Although no Alter Ego was made, the Grand Vin is exceptional and soars in the company of legends. This year it is not a third growth. It is the very best wine on the left bank, not by a mile but by at least a head. This extraordinary vintage is one to buy, but it will be highly allocated and no doubt the price will need to reflect the paucity of bottles that will be produced.
Chateau Margaux is a lustrous wine too. It is never as powerful as the Pauillac First Growths, but it has a grace and energy that will allow it to build richness and volume as it ages. Chateaux d’Issan, Marquis de Terme, Pavillon Rouge, Rauzan Segla, Prieuré Lichine and Brane Cantenac are really good. I was also very impressed by Blason d’Issan. It may look odd seeing it rubbing shoulders with bigger names, but the point is that many second wines are very good this year because the fruit ripened so well. If the prices of the grand vins seem out of reach, there are many second wine alternatives that are pretty good.
The lesser-known communes Listrac and Moulis harbour some classified growths. By far the best is Chateau Clarke, which has been a beneficiary of significant investment by (Lafite shareholder) Esmond de Rothschild. These communes, along with the Medoc and Haut Medoc appellations, often represent better value. But the narrative surrounding the high density of tannins and high extraction rates by some estates is to some extent exemplified by the 2018s from these localities.
With the conversation about climate change becoming more vocal – especially after the challenges of 2017 and 2018 – it is interesting to witness the differences in sub-regions around the left bank. Although it is not really a classic year the quality of the tannins reveal sub-regional tendencies quite profoundly. The 1855 Classification is still relevant despite changes of ownership and shuffling of vineyard assets over the last 160+ years.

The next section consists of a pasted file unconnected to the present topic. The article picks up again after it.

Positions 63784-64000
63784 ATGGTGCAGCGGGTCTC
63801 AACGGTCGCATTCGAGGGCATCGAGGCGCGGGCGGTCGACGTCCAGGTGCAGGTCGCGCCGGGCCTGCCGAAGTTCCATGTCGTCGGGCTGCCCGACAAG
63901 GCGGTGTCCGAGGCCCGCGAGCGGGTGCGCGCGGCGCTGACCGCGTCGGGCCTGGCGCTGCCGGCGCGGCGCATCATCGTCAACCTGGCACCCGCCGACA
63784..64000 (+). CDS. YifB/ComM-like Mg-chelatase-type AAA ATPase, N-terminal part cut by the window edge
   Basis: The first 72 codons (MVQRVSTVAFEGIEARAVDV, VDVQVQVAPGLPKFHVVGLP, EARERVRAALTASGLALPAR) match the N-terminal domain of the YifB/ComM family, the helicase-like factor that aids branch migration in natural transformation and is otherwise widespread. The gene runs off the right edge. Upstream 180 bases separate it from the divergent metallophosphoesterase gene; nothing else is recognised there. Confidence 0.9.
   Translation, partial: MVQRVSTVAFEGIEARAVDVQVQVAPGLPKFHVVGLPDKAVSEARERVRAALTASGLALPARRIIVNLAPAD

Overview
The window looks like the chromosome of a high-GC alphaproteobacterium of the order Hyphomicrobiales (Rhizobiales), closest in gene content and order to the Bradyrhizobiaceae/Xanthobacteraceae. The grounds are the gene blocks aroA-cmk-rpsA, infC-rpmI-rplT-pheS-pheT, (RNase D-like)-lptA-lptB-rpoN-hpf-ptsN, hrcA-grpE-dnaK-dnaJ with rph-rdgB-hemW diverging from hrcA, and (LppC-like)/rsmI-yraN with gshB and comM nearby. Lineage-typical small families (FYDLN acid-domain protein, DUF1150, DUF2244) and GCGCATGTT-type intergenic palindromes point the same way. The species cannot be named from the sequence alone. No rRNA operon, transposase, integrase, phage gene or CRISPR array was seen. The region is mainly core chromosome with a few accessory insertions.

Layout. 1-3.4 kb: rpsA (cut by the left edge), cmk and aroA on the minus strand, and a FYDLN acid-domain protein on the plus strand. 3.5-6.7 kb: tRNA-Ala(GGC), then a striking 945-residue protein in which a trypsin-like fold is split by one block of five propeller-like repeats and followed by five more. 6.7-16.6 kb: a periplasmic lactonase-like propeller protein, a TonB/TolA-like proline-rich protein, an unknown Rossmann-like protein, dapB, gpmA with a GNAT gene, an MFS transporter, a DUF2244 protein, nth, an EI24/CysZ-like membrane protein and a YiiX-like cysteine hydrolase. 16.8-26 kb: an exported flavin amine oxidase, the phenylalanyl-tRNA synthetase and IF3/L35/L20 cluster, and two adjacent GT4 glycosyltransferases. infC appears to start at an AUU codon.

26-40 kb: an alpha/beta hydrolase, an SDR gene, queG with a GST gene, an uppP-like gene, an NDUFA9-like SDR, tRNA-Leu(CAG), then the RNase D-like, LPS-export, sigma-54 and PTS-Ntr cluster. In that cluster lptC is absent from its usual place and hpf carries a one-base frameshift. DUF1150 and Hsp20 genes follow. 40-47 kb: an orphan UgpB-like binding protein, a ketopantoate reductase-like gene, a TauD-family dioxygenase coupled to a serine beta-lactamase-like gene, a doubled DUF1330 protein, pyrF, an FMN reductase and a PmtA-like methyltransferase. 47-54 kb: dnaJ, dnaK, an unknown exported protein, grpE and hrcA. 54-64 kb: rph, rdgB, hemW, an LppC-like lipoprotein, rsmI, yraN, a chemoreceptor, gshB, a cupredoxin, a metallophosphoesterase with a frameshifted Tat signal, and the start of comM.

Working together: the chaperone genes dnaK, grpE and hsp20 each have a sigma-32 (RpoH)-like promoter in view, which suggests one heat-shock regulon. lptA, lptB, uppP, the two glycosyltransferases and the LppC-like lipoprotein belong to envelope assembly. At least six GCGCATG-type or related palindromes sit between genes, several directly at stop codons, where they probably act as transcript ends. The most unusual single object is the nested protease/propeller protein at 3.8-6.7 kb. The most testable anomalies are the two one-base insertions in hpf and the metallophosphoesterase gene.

Pessac Leognan has probably seen more climate change than any other sub region in Bordeaux, largely because of urbanisation and concrete. Chateaux Haut Brion, La Mission Haut Brion and Carmes Haut Brion and vineyards are located on the outskirts of Bordeaux’s urban areas. High-rise apartments, walls and roads must have altered the micro-climate considerably since the 1850s. The reflected heat from surrounding concrete, localised wind patterns and other factors may not necessarily be a bad thing, though.
The 2018 Haut Brion is a generously proportioned wine with plenty of tannin density and richness. The quality of tannins is very good and no doubt the wine will evolve well. At this stage it is looking quite elemental and my score reflects this. Considering the expectations of the customer I think the order of preference for First Growths on the left bank is Mouton Rothschild, Latour, Margaux, Lafite, Haut Brion… but in the end it’s all personal.
As a general observation, the wines of Pessac Leognan and Graves are quite mixed, reflecting the nuances of terroir and the reality of investment. The wealthier and most technically focussed estates seem to have tamed the tannins really well. Chateau Haut Bailly – which earlier in the 20th Century was comparable to the very top growths of Bordeaux, has really jumped a notch in the last five years. It is not only back in form but genuinely challenges the hierarchical status quo. At the very least it now sits on the same plane as the super-seconds.